WATCH: Beauty Pageant for Chickens Held in Libya

by Jonathan Howard
watch-beauty-pageant-for-chickens-held-libya

While most Outsiders have seen an animal show at their local county or state fair, over in Libya, they have hosted their first “chicken beauty pageant.”

So, a lot of folks wouldn’t consider judging goats or cattle to be a beauty pageant. However, that’s the way this even in Libya was described. It looked like a normal animal show, though. Just chickens in cages with labels saying what they were and who owned them. At least, that’s what I assume the placards say.

Now, as an avid chicken owner myself, this is awesome. I have 30 birds outside, another dozen chicks coming to age inside, and probably dozens and dozens more coming this Spring. My wife can’t stop incubating eggs, to be honest. I would be lying if I said that cross-breeding for looks and egg color has been really fun though. Real-life use of Punnett squares.

Anyway, check out the video below and see it for yourself. It might put a smile on your face when you see the young man with the Brahma chicken.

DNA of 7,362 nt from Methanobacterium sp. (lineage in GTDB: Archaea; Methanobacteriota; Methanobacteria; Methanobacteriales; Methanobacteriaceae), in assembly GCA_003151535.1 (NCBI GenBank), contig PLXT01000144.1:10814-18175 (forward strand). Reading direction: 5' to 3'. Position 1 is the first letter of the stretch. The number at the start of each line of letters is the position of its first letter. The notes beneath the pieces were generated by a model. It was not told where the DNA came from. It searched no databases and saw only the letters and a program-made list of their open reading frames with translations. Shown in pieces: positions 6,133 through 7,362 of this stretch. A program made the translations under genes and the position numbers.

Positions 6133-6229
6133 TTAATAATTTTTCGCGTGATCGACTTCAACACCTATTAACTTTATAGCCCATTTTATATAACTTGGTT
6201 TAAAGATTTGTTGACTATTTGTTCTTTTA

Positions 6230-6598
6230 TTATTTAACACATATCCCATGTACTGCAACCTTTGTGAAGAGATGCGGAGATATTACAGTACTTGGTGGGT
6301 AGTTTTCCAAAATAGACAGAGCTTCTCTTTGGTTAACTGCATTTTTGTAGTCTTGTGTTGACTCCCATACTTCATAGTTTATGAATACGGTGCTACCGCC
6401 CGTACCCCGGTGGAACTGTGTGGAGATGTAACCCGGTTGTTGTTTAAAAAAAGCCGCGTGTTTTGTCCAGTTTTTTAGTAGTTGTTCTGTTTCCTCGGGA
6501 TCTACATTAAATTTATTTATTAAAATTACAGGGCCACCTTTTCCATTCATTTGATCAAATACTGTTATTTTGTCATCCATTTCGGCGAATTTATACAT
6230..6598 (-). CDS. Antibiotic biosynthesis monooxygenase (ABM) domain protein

“This is the first time I’ve attended an event like this and saw these breeds of chicken,” one spectator said. “I had only heard of normal chicken before this is the first time I’ve seen all these kinds.” He wasn’t the only one excited. Like I said before, the man with the Brahma was the highlight here.

“Today, I participated using the Brahma chicken breed, and won first place, thank God. I got the highest percentage, 93.8. This chicken is known for its large size and its yellow feet,” the owner said, proud of his winning bird at the chicken beauty pageant.

I’ve said it before and I’ll say it again, there’s nothing like pet chickens. Loyal, funny, and smarter than you think.

No Chicken Beauty Pageant in America While Avian Flu Scare Remains

Unfortunately in America, it seems that gatherings of chickens will not be happening any time soon. At least not in my neck of the woods. Between Virginia and Kentucky, there have been multiple cases of avian flu noted by the USDA. In Virginia, a backyard flock tested positive. Meanwhile, in the western tip of the Bluegrass State, a Fulton County Tyson Chicken farm tested positive.

Right now, Tyson Foods has been insistent that its products are safe for consumers. They are now attempting to control the spread of the flu so they can keep operations going as normal. There will be tests done by Tyson and the USDA to try and lock down the spread of the illness. Chickens can get sick quickly, and spread it even quicker.

Back in 2015, over 50 million birds were killed throughout 15 states due to an outbreak. There have already been supply chain issues for various reasons, this could cause more if millions of chickens get sick. It would be bad news. And, now I’m thinking of how to keep my birds safe. So, no chicken beauty pageants around here.

Outsider.com